Overview Of Neonatal Listeriosis
Neonatal listeriosis is an infection that can occur when a person eats food that has been contaminated with bacteria called Listeria monocytogenes (L monocytogenes).
Causes Of Neonatal Listeriosis
The bacteria L monocytogenes is found in wild animals, domesticated animals, and in soil and water. These bacteria make many animals sick, leading to miscarriage and stillbirth in domestic animals.
Vegetables, meats, and other foods can get infected with the bacteria if they come in contact with contaminated soil or manure. Raw milk or products made from raw milk may carry these bacteria.
If you eat the contaminated products, you may get sick. The following people are at increased risk:
- Adults over age 50
- Adults with a weakened immune system
- Developing fetuses
- The bacteria most often cause a gastrointestinal illness. In some cases, you can develop a blood infection (septicemia) or inflammation of the covering of the brain (meningitis). Infants and children often have meningitis.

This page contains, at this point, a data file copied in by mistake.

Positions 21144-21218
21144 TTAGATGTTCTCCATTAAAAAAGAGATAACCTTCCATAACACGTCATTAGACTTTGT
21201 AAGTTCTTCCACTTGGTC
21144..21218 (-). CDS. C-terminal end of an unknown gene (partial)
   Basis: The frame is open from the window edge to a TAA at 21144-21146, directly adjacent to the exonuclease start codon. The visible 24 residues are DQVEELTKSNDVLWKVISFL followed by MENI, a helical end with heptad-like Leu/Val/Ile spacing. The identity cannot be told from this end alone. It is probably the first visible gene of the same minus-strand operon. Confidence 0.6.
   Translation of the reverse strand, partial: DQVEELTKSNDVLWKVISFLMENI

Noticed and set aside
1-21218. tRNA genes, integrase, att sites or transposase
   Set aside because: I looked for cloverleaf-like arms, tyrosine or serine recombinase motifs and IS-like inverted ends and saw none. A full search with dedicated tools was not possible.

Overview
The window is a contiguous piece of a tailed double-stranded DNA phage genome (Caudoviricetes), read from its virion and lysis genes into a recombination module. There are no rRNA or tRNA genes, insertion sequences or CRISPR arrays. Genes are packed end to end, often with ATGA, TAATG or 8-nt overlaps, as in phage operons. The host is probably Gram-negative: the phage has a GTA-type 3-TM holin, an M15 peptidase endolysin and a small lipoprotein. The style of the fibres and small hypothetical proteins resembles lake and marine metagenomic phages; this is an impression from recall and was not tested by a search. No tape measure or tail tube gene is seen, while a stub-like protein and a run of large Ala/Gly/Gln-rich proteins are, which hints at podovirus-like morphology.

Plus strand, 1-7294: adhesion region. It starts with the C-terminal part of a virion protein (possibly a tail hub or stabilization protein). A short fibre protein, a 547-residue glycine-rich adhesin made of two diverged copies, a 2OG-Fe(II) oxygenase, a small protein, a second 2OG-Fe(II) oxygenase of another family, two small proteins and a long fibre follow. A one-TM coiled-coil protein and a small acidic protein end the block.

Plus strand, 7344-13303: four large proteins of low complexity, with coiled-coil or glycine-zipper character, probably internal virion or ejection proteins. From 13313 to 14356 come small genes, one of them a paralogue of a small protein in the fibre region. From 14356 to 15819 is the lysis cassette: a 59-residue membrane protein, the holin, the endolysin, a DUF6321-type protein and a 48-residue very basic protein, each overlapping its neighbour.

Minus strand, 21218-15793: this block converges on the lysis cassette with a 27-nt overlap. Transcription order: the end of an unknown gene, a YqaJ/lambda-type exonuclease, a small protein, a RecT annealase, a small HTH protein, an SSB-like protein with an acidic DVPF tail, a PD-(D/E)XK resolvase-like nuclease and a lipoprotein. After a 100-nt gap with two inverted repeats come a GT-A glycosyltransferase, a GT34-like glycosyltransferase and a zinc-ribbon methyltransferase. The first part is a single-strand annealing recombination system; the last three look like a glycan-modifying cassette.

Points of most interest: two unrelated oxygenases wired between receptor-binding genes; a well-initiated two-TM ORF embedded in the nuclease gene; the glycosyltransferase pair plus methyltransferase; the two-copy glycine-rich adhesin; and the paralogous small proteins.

Infection of neonatal listeriosis in early pregnancy may cause a miscarriage. The bacteria may cross the placenta and infect the developing baby. Infections in late pregnancy may lead to stillbirth or death of the infant within a few hours of birth. About one half of infants infected at or near birth will die.
In adults, listeriosis may take many forms, depending on what organ or organ systems are infected.
It may occur as:
- Heart infection (endocarditis)
- Brain or spinal fluid infection (meningitis)
- Lung infection (pneumonia)
- Blood infection (septicemia)
- Gastrointestinal infection (gastroenteritis)
Or it may occur in a milder form as:
- Skin lesion
In infants, symptoms of neonatal listeriosis may be seen in the first few days of life and may include:
Exams & Tests
Laboratory tests may be done to detect the bacteria in amniotic fluid, blood, feces, and urine. A spinal fluid (cerebrospnial fluid or CSF) culture will be performed if a spinal tap is performed.
Treatment Of Neonatal Listeriosis
Antibiotics (including ampicillin or trimethoprim-sulfamethoxazole) are prescribed to kill the bacteria.